Former Nashville mayor, Richard Fulton dies

Richard Fulton

Former Nashville Mayor, Richard Fulton, has passed away. He was 91.

Fulton, a Democrat, was elected to seven terms in Congress and served 12 years as mayor of Metro Nashville.

According to officials, former Nashville chief operating officer Richard Riebeling, who once was an aid in Fulton’s mayoral office who remained a longtime friend of the family confirmed his death last Wednesday.

Fulton was elected to Congress in 1962 and was a rare Southern supporter of the Civil Rights Act, the Voting Rights Act and Medicare. He left Congress to serve three terms as mayor of Metro Nashville from 1975 through 1987. While mayor, Fulton was president of the U.S. Conference of Mayors and the Tennessee Municipal League.

He ran for governor in 1978 and 1986, but lost in the primary to Jake Butcher in the first race and to Ned McWherter in the second.

Fulton, who was born and raised in Nashville, also served a stint in the U.S. Navy and was a state senator from 1956 to 1960.

He ran for Nashville mayor again in 1999 but lost to Bill Purcell, saying after he lost that a new generation of politicians had emerged.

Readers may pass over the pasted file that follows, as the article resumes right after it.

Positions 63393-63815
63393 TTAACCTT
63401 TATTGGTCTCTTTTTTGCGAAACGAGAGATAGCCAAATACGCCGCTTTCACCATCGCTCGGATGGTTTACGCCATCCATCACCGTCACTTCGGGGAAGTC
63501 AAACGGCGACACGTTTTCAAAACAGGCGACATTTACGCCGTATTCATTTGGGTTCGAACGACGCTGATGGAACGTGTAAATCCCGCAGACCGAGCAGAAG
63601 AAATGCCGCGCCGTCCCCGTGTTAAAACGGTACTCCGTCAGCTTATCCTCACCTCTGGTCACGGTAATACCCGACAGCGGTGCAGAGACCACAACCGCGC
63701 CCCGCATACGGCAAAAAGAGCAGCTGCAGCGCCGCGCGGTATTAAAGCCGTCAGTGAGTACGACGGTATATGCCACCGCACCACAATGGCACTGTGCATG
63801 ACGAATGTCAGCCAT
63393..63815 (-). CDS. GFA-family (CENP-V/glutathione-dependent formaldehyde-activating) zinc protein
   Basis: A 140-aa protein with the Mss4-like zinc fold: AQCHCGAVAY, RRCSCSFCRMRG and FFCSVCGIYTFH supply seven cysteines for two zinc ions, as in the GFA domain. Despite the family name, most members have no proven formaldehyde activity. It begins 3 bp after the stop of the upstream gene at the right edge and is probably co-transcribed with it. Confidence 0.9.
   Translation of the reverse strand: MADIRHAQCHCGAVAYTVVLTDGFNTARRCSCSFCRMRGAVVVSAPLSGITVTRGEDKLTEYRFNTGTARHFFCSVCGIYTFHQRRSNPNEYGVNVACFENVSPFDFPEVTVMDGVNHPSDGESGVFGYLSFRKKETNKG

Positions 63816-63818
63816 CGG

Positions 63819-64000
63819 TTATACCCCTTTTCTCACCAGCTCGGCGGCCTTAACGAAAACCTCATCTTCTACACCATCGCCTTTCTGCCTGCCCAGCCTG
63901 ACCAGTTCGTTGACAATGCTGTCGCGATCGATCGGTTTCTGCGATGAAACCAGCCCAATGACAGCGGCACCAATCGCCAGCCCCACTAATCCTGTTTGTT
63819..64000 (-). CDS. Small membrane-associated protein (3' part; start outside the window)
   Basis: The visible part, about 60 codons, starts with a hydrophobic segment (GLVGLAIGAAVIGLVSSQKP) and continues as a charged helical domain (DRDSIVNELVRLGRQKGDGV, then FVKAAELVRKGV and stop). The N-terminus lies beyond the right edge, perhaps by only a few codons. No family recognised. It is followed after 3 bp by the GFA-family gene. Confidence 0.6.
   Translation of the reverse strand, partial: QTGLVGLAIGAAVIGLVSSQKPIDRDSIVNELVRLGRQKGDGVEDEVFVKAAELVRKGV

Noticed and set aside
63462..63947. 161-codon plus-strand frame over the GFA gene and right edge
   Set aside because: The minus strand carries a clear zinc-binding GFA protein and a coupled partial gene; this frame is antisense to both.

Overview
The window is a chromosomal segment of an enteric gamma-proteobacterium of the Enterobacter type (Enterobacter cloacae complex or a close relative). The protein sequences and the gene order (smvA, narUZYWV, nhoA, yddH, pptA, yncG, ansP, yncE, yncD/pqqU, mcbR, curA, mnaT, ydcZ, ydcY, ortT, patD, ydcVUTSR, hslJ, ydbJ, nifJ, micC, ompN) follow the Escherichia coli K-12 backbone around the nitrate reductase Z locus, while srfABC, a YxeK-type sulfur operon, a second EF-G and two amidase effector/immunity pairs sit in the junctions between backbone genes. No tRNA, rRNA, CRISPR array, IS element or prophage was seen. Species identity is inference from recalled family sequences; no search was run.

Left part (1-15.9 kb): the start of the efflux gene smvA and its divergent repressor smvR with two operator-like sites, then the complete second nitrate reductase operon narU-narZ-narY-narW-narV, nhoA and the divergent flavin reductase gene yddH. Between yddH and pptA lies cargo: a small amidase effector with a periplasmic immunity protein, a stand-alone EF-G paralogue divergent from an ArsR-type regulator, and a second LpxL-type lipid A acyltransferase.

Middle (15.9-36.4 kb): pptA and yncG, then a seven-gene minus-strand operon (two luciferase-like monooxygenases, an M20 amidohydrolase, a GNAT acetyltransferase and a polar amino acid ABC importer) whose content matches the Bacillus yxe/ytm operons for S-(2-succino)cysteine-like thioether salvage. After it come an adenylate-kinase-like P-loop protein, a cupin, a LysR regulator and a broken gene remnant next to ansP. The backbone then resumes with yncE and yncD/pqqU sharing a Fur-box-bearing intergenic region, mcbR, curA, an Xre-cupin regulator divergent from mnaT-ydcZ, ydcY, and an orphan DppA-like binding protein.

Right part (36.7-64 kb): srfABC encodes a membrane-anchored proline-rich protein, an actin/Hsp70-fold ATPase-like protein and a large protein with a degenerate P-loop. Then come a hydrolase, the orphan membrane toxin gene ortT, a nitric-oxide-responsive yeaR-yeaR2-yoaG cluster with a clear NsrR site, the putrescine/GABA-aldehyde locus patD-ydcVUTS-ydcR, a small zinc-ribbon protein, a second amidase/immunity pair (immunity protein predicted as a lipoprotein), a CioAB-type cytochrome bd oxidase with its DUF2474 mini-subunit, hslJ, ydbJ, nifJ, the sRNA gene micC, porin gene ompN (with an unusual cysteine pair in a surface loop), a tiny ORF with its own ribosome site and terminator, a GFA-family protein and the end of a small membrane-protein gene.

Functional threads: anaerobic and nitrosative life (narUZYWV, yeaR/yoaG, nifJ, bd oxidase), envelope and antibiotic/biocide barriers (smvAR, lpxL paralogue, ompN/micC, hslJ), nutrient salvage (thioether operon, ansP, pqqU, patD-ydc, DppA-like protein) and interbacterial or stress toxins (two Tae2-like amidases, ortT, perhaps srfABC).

After leaving politics, Fulton helped launch the Bank of Nashville and worked in his family’s real estate business. In October 2011, a complex of city offices was named in his honor.

As mayor, he helped spearhead the approval of the Nashville Convention Center, a downtown park on the banks of the Cumberland River and development along the river and elsewhere downtown.

Offering his condolences, current Nashville Mayor David Briley said Fulton was the right man at the right time to lead the city forward.

“Richard Fulton helped make modern-day Nashville what it is with his leadership as mayor, and he helped America live up to its promises by creating new freedoms with his votes for civil rights, voting rights, health care and fair housing in Congress,” Briley said on Twitter.

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